Questions about Hillary Clinton’s health are soaked in gender bias
The narratives surrounding Hillary Clinton’s pneumonia diagnosis and her health this week have been filtered through the routine partisan lenses. Very little has been said about how her insistence on toughing it out until a sick day was unavoidable is not simply the American way, but an American woman’s way of navigating gendered health dynamics in the United States.
People’s capacity to take time away from work when they are sick is stratified by gender, ethnicity, immigration status and class dynamics in the United States. Clinton’s options are simultaneously specific to her and emblematic of larger struggles women across the United States face.
Publicly expressing weakness is not Hillary Clinton’s default mode. As the most successful U.S. female presidential candidate to date, Clinton must contend with workplace stereotypes that push against the instinct to take a sick day from the campaign trail. Although he was speaking in 2016, Donald Trump’s jokes at Clinton’s expense this week drew upon one of the oldest stereotypes: that women are “frail.” Prior to the passage of Title VII of the Civil Rights Act of 1964, this stereotype served as a permissible justification for occupational segregation, which served to lock qualified women out of the most lucrative and prestigious jobs. And there is no job more prestigious than Leader of the Free World.
That said, this notion of women’s fragility did not cover working class women of color, who have been expected to work, particularly in caring professions, without the benefit of paid sick leave. Only recently have some domestic care workers have started to receive paid sick leave, primarily at the state level.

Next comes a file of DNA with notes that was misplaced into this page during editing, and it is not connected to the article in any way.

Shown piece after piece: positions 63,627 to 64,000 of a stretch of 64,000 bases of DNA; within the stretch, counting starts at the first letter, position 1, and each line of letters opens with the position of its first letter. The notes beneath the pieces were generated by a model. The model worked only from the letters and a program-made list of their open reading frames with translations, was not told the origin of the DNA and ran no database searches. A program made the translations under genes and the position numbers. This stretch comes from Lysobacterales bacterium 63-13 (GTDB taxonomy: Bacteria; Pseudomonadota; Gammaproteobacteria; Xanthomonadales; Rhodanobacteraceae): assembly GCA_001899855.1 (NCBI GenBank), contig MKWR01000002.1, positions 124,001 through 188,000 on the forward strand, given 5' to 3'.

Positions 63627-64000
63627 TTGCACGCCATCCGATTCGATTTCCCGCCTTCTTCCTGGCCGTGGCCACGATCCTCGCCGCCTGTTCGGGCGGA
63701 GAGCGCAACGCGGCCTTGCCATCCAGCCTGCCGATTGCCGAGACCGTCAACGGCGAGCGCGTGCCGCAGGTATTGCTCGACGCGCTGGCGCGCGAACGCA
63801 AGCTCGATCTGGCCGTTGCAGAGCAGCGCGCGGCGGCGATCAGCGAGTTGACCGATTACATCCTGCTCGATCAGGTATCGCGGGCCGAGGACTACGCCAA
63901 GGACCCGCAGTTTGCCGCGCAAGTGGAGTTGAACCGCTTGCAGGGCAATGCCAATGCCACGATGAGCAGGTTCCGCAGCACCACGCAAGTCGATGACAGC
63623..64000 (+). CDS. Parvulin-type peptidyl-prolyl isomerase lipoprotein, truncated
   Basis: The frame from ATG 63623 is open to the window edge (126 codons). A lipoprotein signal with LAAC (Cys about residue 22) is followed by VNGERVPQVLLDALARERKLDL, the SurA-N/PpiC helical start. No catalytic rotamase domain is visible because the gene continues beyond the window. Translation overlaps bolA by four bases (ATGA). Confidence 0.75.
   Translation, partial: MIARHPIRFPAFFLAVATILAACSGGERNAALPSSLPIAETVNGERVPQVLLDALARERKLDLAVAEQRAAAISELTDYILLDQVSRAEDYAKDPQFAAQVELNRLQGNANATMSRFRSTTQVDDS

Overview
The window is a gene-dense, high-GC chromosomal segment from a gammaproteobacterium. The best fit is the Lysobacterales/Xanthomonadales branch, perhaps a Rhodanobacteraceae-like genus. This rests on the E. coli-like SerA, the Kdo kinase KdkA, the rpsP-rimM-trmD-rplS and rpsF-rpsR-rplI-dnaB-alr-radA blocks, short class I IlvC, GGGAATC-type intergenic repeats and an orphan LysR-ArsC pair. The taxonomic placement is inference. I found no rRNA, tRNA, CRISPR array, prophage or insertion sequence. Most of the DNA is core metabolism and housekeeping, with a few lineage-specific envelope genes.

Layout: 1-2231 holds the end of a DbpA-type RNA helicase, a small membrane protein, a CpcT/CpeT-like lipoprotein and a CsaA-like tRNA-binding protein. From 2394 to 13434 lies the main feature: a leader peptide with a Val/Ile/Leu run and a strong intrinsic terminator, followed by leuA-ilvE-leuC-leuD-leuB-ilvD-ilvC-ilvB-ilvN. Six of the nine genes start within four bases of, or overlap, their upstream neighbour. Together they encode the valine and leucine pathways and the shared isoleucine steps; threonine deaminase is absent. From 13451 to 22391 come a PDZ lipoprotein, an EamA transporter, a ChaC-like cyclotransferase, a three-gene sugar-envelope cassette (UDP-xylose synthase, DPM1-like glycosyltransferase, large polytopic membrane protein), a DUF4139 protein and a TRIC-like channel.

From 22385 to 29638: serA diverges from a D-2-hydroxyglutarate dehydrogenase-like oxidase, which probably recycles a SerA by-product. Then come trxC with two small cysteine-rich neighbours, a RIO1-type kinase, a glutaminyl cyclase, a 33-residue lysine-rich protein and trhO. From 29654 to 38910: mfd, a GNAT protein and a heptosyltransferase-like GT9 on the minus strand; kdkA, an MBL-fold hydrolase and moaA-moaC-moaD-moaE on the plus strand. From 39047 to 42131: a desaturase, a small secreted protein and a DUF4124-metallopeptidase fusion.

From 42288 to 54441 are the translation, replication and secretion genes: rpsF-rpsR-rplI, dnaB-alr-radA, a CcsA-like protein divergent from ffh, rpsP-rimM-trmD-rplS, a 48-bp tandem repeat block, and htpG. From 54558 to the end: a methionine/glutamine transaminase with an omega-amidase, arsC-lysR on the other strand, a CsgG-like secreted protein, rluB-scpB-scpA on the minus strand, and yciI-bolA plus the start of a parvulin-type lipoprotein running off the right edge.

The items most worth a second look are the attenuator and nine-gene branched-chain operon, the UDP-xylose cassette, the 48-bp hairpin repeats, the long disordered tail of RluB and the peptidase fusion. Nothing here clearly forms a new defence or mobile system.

The obligation to prove one is “tough enough” continues to fall disparately on women candidates from Clinton’s generation. As several media outlets have noted, male presidents have routinely contended with various ailments and still managed to have a successful presidency.
A second stereotype was used repeatedly by corporations called to defend their all-male patterns of hiring and promotion: that women “didn’t really want to be…[a manager, an executive, a leader], illustrating significant discomfort with ambitious women. The cultural expectation that women want to be the nurse but not the doctor; they want to be the actress but not the film director, contributes to many voters’ discomfort with Clinton because women, even when in leadership positions, are not expected to act like they actually want to be a leader. This helps explain the curious finding that when Clinton is in office, she is far more popular than when she is running for office, as many have reported.
It may also explain why her campaign website frames paid leave in terms of caring for a sick family member instead of sick leave when you yourself are sick. The Institute for Women’s Policy Research found that women’s use of sick time is often used in order to care for others. 40 percent of women reported that they alone take sick days to care for children, compared with 3 percent of men. In other words, the only culturally appropriate way for women to use sick time and not appear to be weak or unambitious is to care for their sick children, fulfilling various cultural expectations. Certainly letting the world know we are sick is not the best illustration of our qualifications for the job we seek.
And yet overall women live longer than men. To quote Harvard Medical School, “When it comes to health, men are the weaker sex throughout life.” Despite the display of “fragility” as she stepped into a waiting car last Sunday, Clinton sought medical care twice in the past month for the pneumonia.
Regular medical care is another factor in women’s ability to live longer than men. While the taking of such sick time is routinely perceived to be “for wimps,” it appears that Clinton’s health strategy – seeking care and taking time off the trail this week — is the more prudent one, at least when it comes to longevity.
It remains to be seen if it could also benefit her politically.
Hancock is an associate professor of gender studies, political science and sociology at the University of Southern California and the founder of RISIST: The Research Institute for the Study of Intersectionality and Social Transformation. Follow her on Twitter @AngeMarieH
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